in absentia

By robynjay On January 5th, 2012

I’ve been pondering Harriet’s post If you’re not present, you’re absent over at her Technology Twitter blog.

In the post she describes a period of creative reinvention – a ‘rich and a valuable time, productive and exciting, if challenging and complex’ ; one in which she shut off from her networks for personal reflection.
She says:

The creative process is wonderful – at the end.  In the middle I found it complex and contradictory.  My  online networks felt too public a place to expose such fragile thinking.  Do online spaces in their ephemeral nature provide pressure to present finished thought?  Is it really ok to be fragmented and indecisive?’

Perhaps with the exception of Twitter (which still can be archived and curated), I don’t think online spaces ARE ephemeral. That’s the problem. These are not fleeting remarks; they are there for good. They can expose mistakes, foolishness, naivety and raw emotions.

The public transparent nature of contributing online, which ever media it might be, scares most people. There’s a big difference between scribbling in a journal and posting to a blog. There’s a big difference in confiding semi-formulated ideas with a person you trust, or with yourself, and sharing them with the world or even an extended network. Gauging what to share online, when and with who is in itself a digital literacy skill I think. It will vary from person to person according to the issue, thickness of skin, and personal space needs but I’d certainly respect anyone’s right to withdraw at a time when intense personal reflection and introspection is needed.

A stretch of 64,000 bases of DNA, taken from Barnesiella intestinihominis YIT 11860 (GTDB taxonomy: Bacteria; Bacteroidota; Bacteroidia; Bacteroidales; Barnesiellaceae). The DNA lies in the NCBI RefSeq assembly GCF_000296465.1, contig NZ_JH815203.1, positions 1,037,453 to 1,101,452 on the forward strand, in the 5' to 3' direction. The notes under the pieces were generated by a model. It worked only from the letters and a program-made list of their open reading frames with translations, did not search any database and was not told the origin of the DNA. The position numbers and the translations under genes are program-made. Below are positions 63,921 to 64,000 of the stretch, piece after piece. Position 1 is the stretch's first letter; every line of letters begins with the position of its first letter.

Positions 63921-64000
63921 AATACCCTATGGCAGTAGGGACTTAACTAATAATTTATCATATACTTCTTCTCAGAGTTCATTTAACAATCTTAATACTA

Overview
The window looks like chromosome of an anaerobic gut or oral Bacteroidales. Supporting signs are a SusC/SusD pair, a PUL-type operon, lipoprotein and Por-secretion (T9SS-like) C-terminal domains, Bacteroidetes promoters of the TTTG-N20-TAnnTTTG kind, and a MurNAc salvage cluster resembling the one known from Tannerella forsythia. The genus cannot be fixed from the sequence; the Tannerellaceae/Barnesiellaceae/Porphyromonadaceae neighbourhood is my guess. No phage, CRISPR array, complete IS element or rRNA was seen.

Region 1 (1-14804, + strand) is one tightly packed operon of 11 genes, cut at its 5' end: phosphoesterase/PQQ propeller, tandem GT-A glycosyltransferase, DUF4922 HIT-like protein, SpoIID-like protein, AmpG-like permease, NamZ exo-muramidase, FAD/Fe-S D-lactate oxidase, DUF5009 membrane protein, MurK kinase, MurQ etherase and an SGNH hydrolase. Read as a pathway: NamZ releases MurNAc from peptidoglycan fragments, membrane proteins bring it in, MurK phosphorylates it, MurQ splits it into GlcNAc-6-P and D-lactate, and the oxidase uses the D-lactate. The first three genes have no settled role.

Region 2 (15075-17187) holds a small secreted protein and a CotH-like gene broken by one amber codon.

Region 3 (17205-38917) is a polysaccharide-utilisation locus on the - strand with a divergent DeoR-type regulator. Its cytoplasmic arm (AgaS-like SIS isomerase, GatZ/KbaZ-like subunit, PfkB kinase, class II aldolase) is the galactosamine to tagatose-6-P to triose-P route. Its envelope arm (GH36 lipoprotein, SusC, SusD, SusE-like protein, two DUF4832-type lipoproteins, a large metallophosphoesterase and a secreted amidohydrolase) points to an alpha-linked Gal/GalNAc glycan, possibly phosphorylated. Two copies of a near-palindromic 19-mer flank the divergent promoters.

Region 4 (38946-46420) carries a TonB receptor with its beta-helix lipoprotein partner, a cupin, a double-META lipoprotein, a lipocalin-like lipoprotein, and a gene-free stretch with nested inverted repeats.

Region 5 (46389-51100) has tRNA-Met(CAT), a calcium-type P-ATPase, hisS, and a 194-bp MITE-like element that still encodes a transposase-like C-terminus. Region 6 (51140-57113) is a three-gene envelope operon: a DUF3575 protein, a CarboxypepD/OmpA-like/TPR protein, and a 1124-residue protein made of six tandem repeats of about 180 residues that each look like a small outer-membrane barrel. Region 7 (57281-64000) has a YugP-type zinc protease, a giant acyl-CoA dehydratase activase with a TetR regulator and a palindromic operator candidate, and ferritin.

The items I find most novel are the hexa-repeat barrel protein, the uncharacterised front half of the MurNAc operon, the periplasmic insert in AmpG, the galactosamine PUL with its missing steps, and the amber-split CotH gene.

Perhaps what we can share is metacognitive. Not the details as such, but an understanding of the strategies and processes. We DO need to encourage wacky creative thoughts, lateral thinking, risk-taking, and change. The final product often fails to illustrate the rich, turbulent and harried nature of the creative process but it is often after the process is complete and a result is evident that the significant moments along the way become evident. We do not, for example, see the working sketches of great artists before the final work is published.

From a personal perspective, whether I’m formulating creative projects or pondering life directions, I do most of it in private. When the change or project is substantial it will become all consuming. Shutting down to enable focused attention is a coping strategy and one to be acknowledged.

Best wishes with your new directions Harriet. I look forward to seeing the outcomes of your deliberations when and if you are ready to share them 🙂

[CC FlickR image by Invisible Lens]

the art of giving

By robynjay On December 26th, 2011

In a culture overrun with commercialism and gift one-upmanship, its tempting to react by simply not engaging. But was does this mean for kids?

I grew up in a home where creative pursuits were both encouraged and valued. As the last child at home and living out of town I was never bored. When I wasn’t roaming rocks and gullies or inhabiting the secret nooks of our shed, I was creating. Paper craft, painting, sewing, clay, puppets, drawing, sculpture projects were resourced and guided. The best times were when I worked alongside my mother.

My products, however humble, were admired and valued. There was never a suggestion that gift cards would be purchased. ‘Works of art’ were the most valued gifts, given pride of place.